is empty. As usual, we may associate with the convex cone D a strict partial order½— called preference relation—onV, by letting u ½ v ⇔ 0 ½ v − u ⇔ v − u ∈ D, leading to D= {u ∈ V ∶ 0 ½ u} [11, 19]. The connection between this order and the one associated to choice functions will be clarified in Section 3.3.

3.2. The ‘is not more informative than’ relation. Sets of desirable options can be ordered according to a ‘not more informative than’ relation, analogously to the ordering introduced for choice functions.

Definition 8. Given two sets of desirable options D1, D2inD, we call D1not more

infor-mative than D2when D1⊆ D2.

Because the ordering of sets of desirable options⊆ is just set inclusion, it is a partial ordering onD, and the poset (D;⊆) is a complete lattice, with supremum operator ⋃, and infimum operator⋂. Next we investigate the structure of the set of all coherent sets of desirable options:

Proposition 9. ( ¯D;⊆) is a complete infimum-semilattice, or alternatively, ¯D is an inter-section structure—closed under arbitrary non-empty interinter-sections. The least informative (smallest) set of desirable options Dvis given by Dv∶= V≻0.

We will refer to Dvas the vacuous set of desirable options.

It will be useful to also consider the maximally informative, or maximal, coherent sets of desirable options.2They are the undominated elements of the complete infimum-semilattice ( ¯D;⊆); we collect them into a set ˆD:

ˆ

D ∶= {D ∈ ¯D ∶ (∀D′∈ ¯D)(D ⊆ D′⇒ D = D′)}.

First, we prove a useful proposition that will allow us to characterise these maximal elements very elegantly.

Proposition 10. Given any coherent set of desirable options D and any non-zero option u∉ D, posi(D ∪{−u}) is a coherent set of desirable options. As a consequence, a coherent set of desirable options D is maximal if and only if

(∀u ∈ V ∖{0})(u ∈ D or −u ∈ D). (5)

2The discussion in the rest of this section is based on similar discussions about sets of desirable gambles [5, 11, 20]. We repeat the details here mutatis mutandis to make the paper more self-contained.

Next we show that the set of all coherent sets of desirable options is dually atomic, meaning that any coherent set of desirable options is the infimum of its non-empty set of dominating maximal coherent sets of desirable options:

Proposition 11. For any coherent set of desirable options D, its set of dominating maximal coherent sets of desirable options ˆDD∶= { ˆD ∈ ˆD ∶ D ⊆ ˆD} is non-empty. Moreover, D = inf ˆDD.

3.3. Connection between choice functions and sets of desirable options. We now set out to establish a connection between choice functions and sets of desirable options.

Definition 9. Given a choice function C, we say that an option v is chosen over some option u whenever u∉ C({u,v}), or equivalently, whenever {u} ⊲C{v}. Similarly, given a

set of desirable options D, we say that an option v is preferred to some option u whenever v−u ∈ D, or equivalently, u ½ v. We call a choice function C and a set of desirable options D compatiblewhen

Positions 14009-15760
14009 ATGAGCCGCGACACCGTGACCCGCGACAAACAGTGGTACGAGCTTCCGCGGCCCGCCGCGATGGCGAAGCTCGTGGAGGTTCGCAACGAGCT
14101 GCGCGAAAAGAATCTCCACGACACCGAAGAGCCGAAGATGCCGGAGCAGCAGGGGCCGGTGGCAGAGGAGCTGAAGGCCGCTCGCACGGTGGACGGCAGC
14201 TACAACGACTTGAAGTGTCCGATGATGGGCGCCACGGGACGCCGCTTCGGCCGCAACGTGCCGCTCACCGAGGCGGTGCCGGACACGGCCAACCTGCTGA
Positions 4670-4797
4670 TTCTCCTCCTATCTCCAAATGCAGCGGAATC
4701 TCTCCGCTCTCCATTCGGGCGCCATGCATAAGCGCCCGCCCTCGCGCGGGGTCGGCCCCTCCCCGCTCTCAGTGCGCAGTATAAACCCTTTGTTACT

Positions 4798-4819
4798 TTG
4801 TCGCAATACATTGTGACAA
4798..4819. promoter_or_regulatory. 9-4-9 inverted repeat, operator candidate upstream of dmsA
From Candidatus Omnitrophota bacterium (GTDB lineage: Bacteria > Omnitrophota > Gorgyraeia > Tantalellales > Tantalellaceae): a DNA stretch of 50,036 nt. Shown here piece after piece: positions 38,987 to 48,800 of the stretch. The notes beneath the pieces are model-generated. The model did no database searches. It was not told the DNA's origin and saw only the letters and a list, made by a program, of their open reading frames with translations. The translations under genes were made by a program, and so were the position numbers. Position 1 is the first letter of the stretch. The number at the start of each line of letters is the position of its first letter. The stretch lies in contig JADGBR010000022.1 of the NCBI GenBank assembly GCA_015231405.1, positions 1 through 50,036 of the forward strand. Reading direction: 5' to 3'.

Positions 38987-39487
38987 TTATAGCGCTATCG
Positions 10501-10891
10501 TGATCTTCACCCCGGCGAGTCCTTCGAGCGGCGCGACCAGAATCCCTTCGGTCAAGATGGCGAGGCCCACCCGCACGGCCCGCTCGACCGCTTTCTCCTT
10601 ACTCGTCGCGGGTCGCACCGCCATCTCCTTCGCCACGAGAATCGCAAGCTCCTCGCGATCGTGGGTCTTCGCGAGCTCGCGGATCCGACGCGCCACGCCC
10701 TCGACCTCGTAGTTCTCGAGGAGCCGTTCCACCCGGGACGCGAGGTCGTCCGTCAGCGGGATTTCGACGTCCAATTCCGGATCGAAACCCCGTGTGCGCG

u∉ C({u,v}) ⇔ v−u ∈ D ⇔ u ½ v for all u,v ∈ V.

Compatibility means that the behaviour of the choice function restricted to pairs of options reflects the behaviour of the set of desirable options.3So, a choice function C will have at most one compatible set of desirable options, whereas conversely, a set of desirable options Dmay have many compatible choice functions: compatibility only directly influences the behaviour of a choice function on pairs.

The definition of compatibility with desirability is clearer in terms of the relations: a choice relation⊲ is compatible with some preference relation ½ if {u} ⊲ {v} ⇔ u ½ v for all u and v inQ. Loosely speaking, ⊲ and ½ are compatible if ⊲ lifts ½ from options to sets of options. This observation also sheds light on the necessity of our Axiom C2,

which Seidenfeld et al. [27] use a weakened version of. Indeed, if a choice relation does not satisfy Axiom C2then necessarily 0/½ u for some 0 ≺ u, contradicting Axiom D2.

3.3.1. From choice functions to desirability. We begin by studying the properties of the set of desirable options compatible with a given coherent choice function. Since compatibility is related to the restriction of the choice function to pairwise comparison, it is not surprising that each choice function has a unique compatible set of desirable options:

Proposition 12. For any coherent choice function C in ¯C, the unique compatible coherent set of desirable options DCis given by DC∶= {u ∈ V ∶ 0 ∉ C({0,u})} = {u ∈ V ∶ {0} ⊲C{u}}.

Example 1. ConsiderV = R2, and let us denote the two components of any vector u in R2 by u1and u1, so u= (u1, u2). Let C be the choice function given by

C(O) ∶= {u ∈ O ∶ there is no v ∈ O such that v1+v2> u1+u2}. (6)

It is easy to check that C is a coherent choice function—it is an example of what we will call an E-admissible choice function later. And

DC= {u ∈ V ∶ u1+u2> 0} (7)

is its associated coherent set of desirable options. _{}

3See Seidenfeld et al. [25] for an axiomatisation of imprecise preferences in the context of binary comparisons of horse lotteries, rather than gambles.

3.3.2. From desirability to choice functions. We collect in ¯CD all the coherent choice

functions that are compatible with a given coherent set of desirable options D: ¯